“Whether that’s a mental thing I don't know. But I lose a little bit of my posture as I get tired. These are the things you have to put up with when you are no longer a spring chicken.”

Stephen Ames in action in the first round of The Senior Open Presented by Rolex on the King's Course at Gleneagles. Picture: Mark Runnacles/Getty Images.

Stephen Ames, who was born in Trinidad & Tobago but is now flying the Canadian flag, set the morning pace in the event’s first visit to this venue with a polished eight-under-par 64 that was illuminated by an eagle at the tenth, where he hit a 5-iron to eight feet.

“Solid, no mistakes, a lot of fairways, a lot of greens and gave myself a lot of opportunities, which you need to do out here,” said the 58-year-old, who tied for third in this event behind Miguel Angel Jimenez at St Andrews four years ago and, more recently, finished runner-up to Kiwi Steven Alker in this season’s PGA Seniors.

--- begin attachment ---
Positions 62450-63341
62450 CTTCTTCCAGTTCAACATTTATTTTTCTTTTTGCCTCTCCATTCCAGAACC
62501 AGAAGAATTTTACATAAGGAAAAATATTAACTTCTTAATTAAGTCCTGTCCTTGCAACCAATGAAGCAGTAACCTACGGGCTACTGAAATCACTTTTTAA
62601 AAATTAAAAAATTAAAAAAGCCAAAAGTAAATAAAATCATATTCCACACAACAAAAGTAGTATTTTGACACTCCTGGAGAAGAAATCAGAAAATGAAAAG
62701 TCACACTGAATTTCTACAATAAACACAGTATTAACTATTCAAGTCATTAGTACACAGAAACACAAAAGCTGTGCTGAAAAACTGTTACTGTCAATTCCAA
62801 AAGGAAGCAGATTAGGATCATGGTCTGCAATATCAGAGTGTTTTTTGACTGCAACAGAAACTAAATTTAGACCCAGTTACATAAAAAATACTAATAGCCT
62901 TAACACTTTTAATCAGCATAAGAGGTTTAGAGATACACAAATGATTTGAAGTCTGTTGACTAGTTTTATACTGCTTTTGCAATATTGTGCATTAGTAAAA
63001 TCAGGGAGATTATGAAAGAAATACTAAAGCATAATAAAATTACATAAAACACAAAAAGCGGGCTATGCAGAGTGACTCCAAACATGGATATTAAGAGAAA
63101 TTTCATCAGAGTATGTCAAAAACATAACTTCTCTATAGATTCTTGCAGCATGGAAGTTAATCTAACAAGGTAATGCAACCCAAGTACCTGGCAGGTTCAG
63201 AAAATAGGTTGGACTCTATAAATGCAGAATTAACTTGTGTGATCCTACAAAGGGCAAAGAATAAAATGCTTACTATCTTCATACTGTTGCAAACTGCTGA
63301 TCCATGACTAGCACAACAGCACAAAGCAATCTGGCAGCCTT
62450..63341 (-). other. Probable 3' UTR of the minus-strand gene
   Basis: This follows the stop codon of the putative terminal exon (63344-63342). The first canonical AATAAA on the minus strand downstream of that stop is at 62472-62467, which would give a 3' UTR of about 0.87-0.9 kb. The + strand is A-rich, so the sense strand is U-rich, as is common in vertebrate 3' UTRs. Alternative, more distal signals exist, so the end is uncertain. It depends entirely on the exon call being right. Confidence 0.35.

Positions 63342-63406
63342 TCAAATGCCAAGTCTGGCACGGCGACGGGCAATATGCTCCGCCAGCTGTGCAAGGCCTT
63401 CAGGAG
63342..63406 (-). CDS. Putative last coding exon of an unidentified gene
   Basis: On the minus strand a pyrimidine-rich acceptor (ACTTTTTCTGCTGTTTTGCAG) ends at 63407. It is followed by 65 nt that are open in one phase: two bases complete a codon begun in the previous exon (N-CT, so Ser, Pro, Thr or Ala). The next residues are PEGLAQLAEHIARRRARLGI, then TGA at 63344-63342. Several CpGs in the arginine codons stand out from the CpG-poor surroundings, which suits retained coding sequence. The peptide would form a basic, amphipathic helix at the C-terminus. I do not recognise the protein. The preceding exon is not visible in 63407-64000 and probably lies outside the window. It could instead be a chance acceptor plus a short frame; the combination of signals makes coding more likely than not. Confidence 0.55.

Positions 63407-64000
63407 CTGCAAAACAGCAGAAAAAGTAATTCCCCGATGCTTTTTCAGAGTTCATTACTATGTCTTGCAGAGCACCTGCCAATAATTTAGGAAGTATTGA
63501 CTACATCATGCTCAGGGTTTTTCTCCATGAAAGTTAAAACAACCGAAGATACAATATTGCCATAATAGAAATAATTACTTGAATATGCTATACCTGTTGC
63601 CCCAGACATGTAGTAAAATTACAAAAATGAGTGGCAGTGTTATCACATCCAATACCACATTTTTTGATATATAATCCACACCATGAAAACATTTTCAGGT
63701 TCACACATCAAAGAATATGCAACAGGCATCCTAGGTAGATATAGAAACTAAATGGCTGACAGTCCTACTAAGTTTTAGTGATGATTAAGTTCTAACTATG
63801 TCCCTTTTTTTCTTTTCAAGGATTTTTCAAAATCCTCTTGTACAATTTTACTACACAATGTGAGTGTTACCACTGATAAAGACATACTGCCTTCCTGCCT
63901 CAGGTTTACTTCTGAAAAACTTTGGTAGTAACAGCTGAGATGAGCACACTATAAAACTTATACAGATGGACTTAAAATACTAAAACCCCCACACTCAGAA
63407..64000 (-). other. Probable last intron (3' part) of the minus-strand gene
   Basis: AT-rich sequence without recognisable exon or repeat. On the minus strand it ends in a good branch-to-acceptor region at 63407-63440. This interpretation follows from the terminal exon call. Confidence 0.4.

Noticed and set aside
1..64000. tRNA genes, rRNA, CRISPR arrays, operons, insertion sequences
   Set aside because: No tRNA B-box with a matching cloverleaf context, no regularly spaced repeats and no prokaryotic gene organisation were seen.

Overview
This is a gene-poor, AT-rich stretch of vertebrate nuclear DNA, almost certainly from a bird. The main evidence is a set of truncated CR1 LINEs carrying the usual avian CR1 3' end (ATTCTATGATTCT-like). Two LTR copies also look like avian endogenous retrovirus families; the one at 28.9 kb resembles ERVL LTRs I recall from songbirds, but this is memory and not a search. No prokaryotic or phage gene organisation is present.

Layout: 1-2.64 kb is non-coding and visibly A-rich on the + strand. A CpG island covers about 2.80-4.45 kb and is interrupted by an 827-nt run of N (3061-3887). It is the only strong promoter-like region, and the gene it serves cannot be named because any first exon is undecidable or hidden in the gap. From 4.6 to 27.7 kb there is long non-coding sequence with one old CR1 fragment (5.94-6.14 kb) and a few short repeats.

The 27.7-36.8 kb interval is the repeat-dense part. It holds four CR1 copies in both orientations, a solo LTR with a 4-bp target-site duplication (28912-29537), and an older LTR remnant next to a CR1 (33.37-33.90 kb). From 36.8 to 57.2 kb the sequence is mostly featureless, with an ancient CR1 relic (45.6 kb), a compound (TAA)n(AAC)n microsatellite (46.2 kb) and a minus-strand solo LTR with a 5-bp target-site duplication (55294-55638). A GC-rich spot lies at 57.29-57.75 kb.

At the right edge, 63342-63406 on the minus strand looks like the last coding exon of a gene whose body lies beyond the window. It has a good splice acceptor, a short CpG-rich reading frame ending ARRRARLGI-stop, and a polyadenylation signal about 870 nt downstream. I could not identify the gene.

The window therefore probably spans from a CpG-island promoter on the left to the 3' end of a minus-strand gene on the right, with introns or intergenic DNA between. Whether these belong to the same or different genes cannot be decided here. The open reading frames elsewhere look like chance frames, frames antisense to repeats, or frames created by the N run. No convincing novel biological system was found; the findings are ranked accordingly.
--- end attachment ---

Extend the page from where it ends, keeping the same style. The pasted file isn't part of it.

Ames, of course, is probably best known for riling Tiger Woods before a first-round match in the 2006 WGC-Accenture Match Play in California. “Anything can happen, especially where Tiger’s hitting the ball,” said Ames, who was duly thumphed 9&8.

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“I played nicely,” he added of this more enjoyable experience. “I think overall the golf course played fair. You still have to hit the shots on the right plateau on the greens. Gave myself the opportunities and any time I had some long-ish putts for birdie, I gave myself some nice foot-and-a-half, two-foot putts for par. Wasn't too stressful, let's put it that way.”

Playing in the same group as Ames, Englishman Paul Broadhurst was having a “shocker” as he found himself three-over after just five holes before turning his day around by covering the “remaining stretch in eight-under to sit handily-placed on 65.

“I was thinking I was back down the M6 after five holes, to be honest,” admitted Broadhurst, the 2016 winner at Carnoustie, having also landed the Scottish Senior Open - his maiden title in the over-50s ranks - at Archerfield Links the previous year.